My patient is taking Spiriva and Advair. Should I leave him on them while he gets short-acting bronchodilators by nebulizer in the hospital for his exacerbation?
Surprisingly, there are no data on this question. The GOLD guidelines acknowledge this but recommend that patients be kept on their long-acting bronchodilators. My practice is to discontinue them, then change the patient to prn nebulizers toward the end of the hospitalization, and reinstitute the maintenance medications at that point.
Next: Should I use noninvasive ventilation? (please click below)
Should I use noninvasive ventilation (NIV) for COPD exacerbations?
Finally, an easy question! The answer is an unequivocal yes! For patients with COPD exacerbations who have acute or chronic respiratory failure, patients on NIV had a lower mortality and shorter hospitalization, and were less likely to need intubation. Note that patients with a high aspiration risk, facial deformities, inability to cooperate, or severe change in mental status were often excluded from these studies and should also be excluded in real life from NIV. The exact device, duration, and settings for NIV varied tremendously in the pivotal studies, and also vary tremendously among treating physicians across the country; thus, it is hard to give specific recommendations on settings and duration of therapy.
What should I do to prevent readmission to the hospital within 30 days?
Literally, the million-dollar question! Hospitals are under tremendous financial pressure to ensure that patients with certain condition, including COPD, are not readmitted within 30 days of discharge. I was put in charge of an emergency task force at my hospital to try to address this issue. Some of the changes our group implemented included:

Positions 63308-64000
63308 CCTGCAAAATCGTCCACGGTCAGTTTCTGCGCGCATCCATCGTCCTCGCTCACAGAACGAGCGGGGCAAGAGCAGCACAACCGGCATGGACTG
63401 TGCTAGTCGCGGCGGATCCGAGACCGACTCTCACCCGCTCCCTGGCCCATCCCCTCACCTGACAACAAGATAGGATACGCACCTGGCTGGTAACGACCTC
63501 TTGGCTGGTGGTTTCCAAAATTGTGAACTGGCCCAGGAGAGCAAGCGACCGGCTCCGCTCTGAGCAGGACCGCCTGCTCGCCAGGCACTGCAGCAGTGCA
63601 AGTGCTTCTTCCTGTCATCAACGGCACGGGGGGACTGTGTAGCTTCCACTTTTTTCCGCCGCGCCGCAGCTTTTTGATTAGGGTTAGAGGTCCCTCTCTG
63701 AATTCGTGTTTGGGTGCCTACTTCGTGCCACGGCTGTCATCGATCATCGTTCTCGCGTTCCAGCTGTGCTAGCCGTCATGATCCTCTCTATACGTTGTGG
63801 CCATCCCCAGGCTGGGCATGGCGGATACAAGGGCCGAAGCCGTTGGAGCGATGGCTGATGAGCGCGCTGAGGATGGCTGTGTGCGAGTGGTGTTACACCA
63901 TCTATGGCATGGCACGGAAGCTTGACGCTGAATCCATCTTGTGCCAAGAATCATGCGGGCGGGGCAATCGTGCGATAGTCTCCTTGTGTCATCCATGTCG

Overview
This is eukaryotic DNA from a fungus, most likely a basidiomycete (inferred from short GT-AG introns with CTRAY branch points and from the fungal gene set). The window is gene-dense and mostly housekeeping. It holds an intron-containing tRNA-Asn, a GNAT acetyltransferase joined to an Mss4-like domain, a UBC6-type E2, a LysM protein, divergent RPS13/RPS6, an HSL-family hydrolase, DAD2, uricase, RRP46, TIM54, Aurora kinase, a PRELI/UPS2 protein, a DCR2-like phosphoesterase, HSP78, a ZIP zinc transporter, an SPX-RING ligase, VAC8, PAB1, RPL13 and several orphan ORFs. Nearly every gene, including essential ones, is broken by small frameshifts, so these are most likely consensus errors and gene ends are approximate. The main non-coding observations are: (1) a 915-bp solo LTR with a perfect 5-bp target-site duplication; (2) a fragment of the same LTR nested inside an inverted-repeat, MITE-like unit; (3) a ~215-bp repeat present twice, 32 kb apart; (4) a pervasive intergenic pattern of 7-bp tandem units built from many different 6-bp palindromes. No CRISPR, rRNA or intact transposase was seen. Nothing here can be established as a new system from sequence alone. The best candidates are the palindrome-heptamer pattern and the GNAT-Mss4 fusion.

1. Implementation and “marketing” of a COPD exacerbation standardized order set
2. Early ambulation program
3. Ensure that patients had follow-up appointments with a physician within a week of discharge
4. Calls by a specialized nurse to a physician whose patient’s length of stay exceeded 7 days
5. Emails to all pulmonary physicians showing the length of stay and readmission rate of the competing pulmonary groups monthly
Were any of these changes evidence based? No. Were they cost-effective? Unknown. Did they improve quality or patient-centered outcomes? Unknown. However, our length of stay in the hospital decreased after the above changes were implemented.The effect on 30-day readmission was less clear; however, we stayed under national averages and were recently commended for our COPD treatment by a national magazine (US News and World Report) and a national grading organization (Healthgrades).
COPD exacerbations have a major health care cost to patient and a large economical cost to society. I hope I have answered some of your more common questions regarding the treatment of this condition.
Global Initiative for Chronic Obstructive Lung Disease. Gold Guidelines. www.goldcopd.org Accessed August 11, 2017
Wedzicha JA ERS Co-Chair, Miravitlles M, Hurst JR, et al. Management of COPD exacerbations: a European Respiratory Society/American Thoracic Society guideline. Eur Respir J. 2017;49(3).